Like playing the piano to any degree of seriousness, writing is hard work, and can be all-consuming. When it is going well, one can lose oneself in it, for hours on end. When I was deeply immersed in my novel, I often forgot to eat, and would stay up late, or get up in the middle of the night, just to write. And just like playing the piano, one needs to practice one’s writing.

This is why blogging is such a good discipline; it forces one to be concise, to avoid unnecessary woffle, while allowing one to hone one’s writerly craft on a regular basis. And for me, there’s absolutely no point in having a blog if one does not regularly update it with new and (I hope) interesting material. It has also opened doors to other writing-related activities: the job at Bachtrack came about directly as the result of someone reading my blog.

Since I’ve been blogging, I’ve connected with many other piano and music bloggers around the world – and a couple of whom I’ve actually met (at Maurizio Pollini’s final concert at the Festival Hall last month). Some are specialists, but many of these bloggers are not professional music journalists (i.e. writing is not their primary job/source of income), yet they take their writing very seriously, and are read by many like-minded people who feel these writers have something interesting, important or insightful to say.

And why does one need to be an “expert” to write intelligently about music? I doubt the vast majority of people who read reviews want to know that the piece opened in A minor but resolved itself in C. They don’t want to be confused by esoteric music-speak or complicated analysis, which can often appear unnecessarily dry and academic; they want to know what the concert was about, what it felt like to hear that piece, see that performer, experience the atmosphere in the concert hall that night…..

Bachtrack’s USP is to encourage people who would not normally go to classical music, opera or ballet to book tickets for such events; thus, reviewers are encouraged to write imaginatively and in an accessible way.  Many of Bachtrack’s reviewers are not professional journalists. Most of us are keen ‘amateurs’, people who love going to concerts, the opera and the ballet, who are open-minded and receptive to what we are hearing/seeing, and who are able to convey our enthusiasm in a snappy 500-word review. Bachtrack insists that reviews are submitted within 48 hours of the event: this means we’re usually ahead of other reviewers (though not necessarily other bloggers/Twitterers), and newly-published reviews are tweeted and shared across the internet very quickly.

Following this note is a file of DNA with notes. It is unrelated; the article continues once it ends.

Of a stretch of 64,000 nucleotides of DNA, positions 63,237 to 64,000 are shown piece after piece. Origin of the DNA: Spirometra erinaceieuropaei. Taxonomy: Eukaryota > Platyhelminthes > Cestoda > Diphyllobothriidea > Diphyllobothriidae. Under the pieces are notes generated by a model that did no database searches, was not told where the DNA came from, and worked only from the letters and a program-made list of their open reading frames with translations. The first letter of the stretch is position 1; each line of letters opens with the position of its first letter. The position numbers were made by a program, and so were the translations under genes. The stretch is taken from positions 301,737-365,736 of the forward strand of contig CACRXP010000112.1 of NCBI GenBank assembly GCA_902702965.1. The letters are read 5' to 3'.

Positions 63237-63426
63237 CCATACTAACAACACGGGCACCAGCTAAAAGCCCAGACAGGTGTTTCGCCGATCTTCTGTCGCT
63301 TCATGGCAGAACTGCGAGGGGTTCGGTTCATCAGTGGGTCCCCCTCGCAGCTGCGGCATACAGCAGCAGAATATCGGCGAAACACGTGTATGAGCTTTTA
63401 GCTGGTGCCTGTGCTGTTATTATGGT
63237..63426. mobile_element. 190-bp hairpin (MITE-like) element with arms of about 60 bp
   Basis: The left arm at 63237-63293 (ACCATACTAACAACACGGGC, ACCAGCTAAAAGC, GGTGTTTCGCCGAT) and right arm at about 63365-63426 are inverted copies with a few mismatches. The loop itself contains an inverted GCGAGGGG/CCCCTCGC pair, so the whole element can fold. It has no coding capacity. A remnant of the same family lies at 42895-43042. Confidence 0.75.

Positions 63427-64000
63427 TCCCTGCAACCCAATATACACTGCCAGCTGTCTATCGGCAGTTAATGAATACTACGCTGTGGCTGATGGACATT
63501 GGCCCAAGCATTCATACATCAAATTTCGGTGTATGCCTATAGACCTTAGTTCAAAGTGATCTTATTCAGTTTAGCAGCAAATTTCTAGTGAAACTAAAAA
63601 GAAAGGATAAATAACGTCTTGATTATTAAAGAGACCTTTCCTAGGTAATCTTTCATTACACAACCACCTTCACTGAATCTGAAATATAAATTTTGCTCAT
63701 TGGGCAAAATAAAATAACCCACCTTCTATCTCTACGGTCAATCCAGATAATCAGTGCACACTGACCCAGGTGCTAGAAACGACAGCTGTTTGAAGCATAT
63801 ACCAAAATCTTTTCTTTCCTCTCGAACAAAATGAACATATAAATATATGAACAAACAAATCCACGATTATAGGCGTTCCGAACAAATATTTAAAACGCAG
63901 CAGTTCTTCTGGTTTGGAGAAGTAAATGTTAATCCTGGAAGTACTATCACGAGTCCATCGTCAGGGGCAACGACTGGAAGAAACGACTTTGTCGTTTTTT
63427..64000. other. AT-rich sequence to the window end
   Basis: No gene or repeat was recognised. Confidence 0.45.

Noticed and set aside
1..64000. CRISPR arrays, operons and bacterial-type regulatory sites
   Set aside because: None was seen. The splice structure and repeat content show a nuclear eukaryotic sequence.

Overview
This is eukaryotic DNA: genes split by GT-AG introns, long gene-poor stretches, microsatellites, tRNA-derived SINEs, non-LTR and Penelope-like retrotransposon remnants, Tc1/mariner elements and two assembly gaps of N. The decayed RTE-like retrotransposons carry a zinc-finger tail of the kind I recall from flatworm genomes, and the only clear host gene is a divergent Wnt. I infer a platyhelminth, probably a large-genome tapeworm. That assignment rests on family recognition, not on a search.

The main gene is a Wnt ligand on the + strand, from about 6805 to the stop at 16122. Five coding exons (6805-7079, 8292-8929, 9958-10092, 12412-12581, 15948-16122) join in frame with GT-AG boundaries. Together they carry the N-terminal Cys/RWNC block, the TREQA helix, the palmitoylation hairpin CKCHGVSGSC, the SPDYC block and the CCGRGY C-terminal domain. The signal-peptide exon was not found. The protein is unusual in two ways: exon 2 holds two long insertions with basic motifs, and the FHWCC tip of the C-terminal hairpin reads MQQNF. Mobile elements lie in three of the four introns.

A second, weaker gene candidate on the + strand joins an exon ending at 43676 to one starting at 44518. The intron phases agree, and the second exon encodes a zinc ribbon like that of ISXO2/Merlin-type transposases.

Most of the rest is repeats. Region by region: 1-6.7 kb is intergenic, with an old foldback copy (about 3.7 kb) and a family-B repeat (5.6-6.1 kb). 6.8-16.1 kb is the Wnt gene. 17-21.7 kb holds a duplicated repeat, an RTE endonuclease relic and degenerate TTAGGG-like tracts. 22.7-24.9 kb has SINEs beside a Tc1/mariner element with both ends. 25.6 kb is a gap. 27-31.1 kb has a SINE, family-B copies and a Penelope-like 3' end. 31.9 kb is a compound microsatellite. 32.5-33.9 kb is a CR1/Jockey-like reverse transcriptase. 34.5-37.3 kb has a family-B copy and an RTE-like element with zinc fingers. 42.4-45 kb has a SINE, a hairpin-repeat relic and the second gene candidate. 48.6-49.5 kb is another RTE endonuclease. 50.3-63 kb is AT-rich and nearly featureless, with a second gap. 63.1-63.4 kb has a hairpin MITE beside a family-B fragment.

These days, people even tweet an instant response during the interval: I’ve done it myself, and I love the idea of people tweeting from the Bechstein Room at the Wigmore (actually impossible in reality as there is no signal down there, but you get the picture!) or from the Level 4 bar at the Festival Hall. In effect, surely it’s the same as leaning across to your companion at half time and asking “So, what did you think?”

Some music blogs I follow regularly:

Boulezian –  intelligent and detailed concert and opera reviews written by academic Mark Berry. I first discovered this blog last March, after Mark wrote about the Jerusalem Quartet recital at the Wigmore which was interrupted by protesters. He, like me, was in the audience that day.

Orpheus Complex – concert and opera reviews, and general music-related articles, written by Gavin Dixon, who has a special interest in 20th century music.

Jessica Duchen’s Classical Music Blog – concert and book reviews, music-related articles and musings written by journalist and author Jessica Duchen.

I’ll Think of Something Later – articles and musings on music, including reviews, by broadcaster David Nice

Entartete Music – articles on music and culture by Gavin Plumley.

Slipped Disc – Norman Lebrecht’s blog, featuring all manner of music-related articles, from reviews to breaking news.

PS for those who are interested in such things, I make notes in an old-fashioned reporter’s notebook when I’m reviewing, but tend to compose on my laptop. I use classic black Moleskine notebooks for notes about playing the piano, my practising diary, and for other writerly notes (I have 6 full of notes for my novel). And I always use a 2B propelling pencil….